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Connecting Dehumidifier and A/C to single 24V thermostat

Hi-

I need to hire an electrician but first I want to see if what I'm proposing is theoretically possible, and also what parts I need to buy (the install is in a remote area so I'd like to have the parts on-hand).

Here's the situation. I have an air conditioning unit (110V) which is in the ceiling of my condo. It is in a very humid area, so management also installed a 110v dehumidifier in the same ceiling area. The dehumidifier doesn't have enough fan power on its own to really move the dry air into the room, thus it really is effective if it only runs when the air conditioner is running. What I'd like to do is have the dehumidifier only come on when the air conditioner is running (assuming the hygrometer humidity measurement indicates it needs to). I'd end up with these scenarios

1. Too warm & too humid - A/C turns on, dehumidifier gets power and also turns on
2. Too warm but not too humid - A/C turns on, dehumidifier gets power but doesn't turn on since it is not necessary
3. Cool enough but too humid - Nothing would turn on (very unlikely)

I'm thinking the 24vac from the thermostat would need to be split somehow to power both, but then I must need some relays and transformers to make the magic happen and not blow something up.

Thanks,
Bill

Comments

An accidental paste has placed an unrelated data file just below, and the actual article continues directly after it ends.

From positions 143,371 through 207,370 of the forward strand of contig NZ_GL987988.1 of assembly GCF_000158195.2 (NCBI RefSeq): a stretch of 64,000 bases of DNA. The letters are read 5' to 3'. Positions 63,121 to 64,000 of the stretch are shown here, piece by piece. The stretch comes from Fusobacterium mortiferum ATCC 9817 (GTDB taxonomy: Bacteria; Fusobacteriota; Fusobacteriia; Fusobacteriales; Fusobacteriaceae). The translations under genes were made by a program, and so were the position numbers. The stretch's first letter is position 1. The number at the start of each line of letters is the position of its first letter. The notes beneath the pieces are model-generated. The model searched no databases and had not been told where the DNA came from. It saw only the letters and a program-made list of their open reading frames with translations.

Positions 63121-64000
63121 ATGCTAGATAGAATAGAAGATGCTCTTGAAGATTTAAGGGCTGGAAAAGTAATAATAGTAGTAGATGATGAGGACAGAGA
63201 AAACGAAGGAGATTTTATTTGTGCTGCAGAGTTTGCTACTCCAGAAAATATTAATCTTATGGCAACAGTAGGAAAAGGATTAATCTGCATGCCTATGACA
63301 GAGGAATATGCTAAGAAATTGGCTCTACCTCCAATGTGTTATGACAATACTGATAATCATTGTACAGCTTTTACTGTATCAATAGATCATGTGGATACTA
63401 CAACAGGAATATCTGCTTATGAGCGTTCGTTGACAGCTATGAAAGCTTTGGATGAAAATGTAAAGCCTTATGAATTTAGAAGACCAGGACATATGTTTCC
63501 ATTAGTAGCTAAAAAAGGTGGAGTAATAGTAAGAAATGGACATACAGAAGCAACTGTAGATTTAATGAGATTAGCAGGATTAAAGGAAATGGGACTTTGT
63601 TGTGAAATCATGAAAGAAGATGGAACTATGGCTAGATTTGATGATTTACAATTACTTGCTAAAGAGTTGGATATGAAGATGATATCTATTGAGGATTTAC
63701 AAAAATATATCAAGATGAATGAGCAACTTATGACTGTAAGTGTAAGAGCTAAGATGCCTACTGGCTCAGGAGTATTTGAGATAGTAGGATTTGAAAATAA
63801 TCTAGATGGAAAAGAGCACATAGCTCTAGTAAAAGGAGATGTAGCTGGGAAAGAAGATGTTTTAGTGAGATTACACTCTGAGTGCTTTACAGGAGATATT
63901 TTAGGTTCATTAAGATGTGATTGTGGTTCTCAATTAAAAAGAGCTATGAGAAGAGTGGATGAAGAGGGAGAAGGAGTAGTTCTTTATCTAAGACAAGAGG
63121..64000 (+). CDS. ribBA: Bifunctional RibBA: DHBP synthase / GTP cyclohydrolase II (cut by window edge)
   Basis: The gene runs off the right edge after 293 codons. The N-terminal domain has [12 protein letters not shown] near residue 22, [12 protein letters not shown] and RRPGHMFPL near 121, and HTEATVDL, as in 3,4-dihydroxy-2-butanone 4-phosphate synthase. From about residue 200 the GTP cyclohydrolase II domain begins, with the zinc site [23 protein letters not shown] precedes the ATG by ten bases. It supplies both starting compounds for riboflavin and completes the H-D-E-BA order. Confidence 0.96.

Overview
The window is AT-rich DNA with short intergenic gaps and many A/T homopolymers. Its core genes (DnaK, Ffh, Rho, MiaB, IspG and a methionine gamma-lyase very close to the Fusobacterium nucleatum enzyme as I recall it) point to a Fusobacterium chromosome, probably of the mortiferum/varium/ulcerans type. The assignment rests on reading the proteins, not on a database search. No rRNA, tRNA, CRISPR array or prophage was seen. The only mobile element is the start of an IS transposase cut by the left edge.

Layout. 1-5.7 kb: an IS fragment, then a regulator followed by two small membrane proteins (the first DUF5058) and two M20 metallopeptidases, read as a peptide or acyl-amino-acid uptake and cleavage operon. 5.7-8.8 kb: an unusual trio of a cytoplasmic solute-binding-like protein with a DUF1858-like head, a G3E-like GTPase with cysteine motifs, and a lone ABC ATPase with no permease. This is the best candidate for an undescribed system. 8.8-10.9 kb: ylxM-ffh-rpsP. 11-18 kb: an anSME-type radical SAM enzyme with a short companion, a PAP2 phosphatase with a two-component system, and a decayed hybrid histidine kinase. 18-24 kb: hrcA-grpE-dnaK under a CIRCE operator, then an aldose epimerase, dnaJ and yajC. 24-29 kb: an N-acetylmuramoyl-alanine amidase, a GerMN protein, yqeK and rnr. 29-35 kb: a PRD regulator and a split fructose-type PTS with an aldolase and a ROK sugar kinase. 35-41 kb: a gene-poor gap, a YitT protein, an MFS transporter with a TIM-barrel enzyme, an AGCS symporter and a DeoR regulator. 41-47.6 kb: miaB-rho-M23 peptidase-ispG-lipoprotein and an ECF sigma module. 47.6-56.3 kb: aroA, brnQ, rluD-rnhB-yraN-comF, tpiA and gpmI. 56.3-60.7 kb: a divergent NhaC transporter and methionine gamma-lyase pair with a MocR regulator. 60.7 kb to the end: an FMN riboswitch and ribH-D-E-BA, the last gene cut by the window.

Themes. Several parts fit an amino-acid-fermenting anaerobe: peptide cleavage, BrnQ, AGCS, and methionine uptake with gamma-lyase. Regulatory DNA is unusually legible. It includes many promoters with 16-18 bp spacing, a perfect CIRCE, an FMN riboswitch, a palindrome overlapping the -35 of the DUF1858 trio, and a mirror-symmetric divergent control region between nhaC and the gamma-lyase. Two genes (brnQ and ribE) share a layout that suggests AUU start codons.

• Jamie HallJamie Hall Member Posts: 12,340
    The thermostat needs to operate a couple of relays -- one to the A/C control and one to the dehumidifier. The thermostat alone, and it's power supply, wouldn't really be enough to do both.

    The thermostat would operate one relay which would turn on the A/C. The other relay would allow the dehumidifier to run, but the dehumidifier would also be controlled by its humidistat.

    Without the wiring diagrams for the two units, I can't really go farther.
    Br. Jamie, osb

    Building superintendent/caretaker, 7200 sq. ft. historic house museum with dependencies in New England.

    Hoffman Equipped System (all original except boiler), Weil-Mclain 580, 2.75 gph Carlin, Vapourstat 0.5 -- 6.0 ounces per square inch
  • mexicalibillmexicalibill Member Posts: 3
    The dehumidifier is a Santa Fe Compact 2. The full manual is here: https://www.sylvane.com/media/documents/products/santa-fe-compact70-owners-manual.pdf

    and the wiring diagram from the manual looks like this:



    I don't know what model the air conditioner is. I do know both units are on the same 15A circuit, so it must not be anything too powerful.

    If I split the 24V from the thermostat, won't each line only have 12V? So then I'd need a 12V relay + 12 -> 24V transformer on the A/C line, and a relay + 12V -> 110V transformer for the dehumidifier? I was having a little finding those things but I might be looking in the wrong places or have the names wrong.

    Thanks,
    Bill
  • ratioratio Member Posts: 2,279
    edited December 2019
    No, it doesn't work that way.